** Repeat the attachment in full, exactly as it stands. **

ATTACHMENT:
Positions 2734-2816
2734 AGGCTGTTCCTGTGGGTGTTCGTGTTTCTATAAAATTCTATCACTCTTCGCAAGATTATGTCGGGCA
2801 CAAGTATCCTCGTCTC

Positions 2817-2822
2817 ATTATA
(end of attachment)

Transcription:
Positions 2734-2816
2734 AGGCTGTTCCTGTGGGTGTTCGTGTTTCTATAAAATTCTATCACTCTTCGCAAGATTATGTCGGGCA
2801 CAAGTATCCTCGTCTC

Positions 2817-2822
2817 ATTATA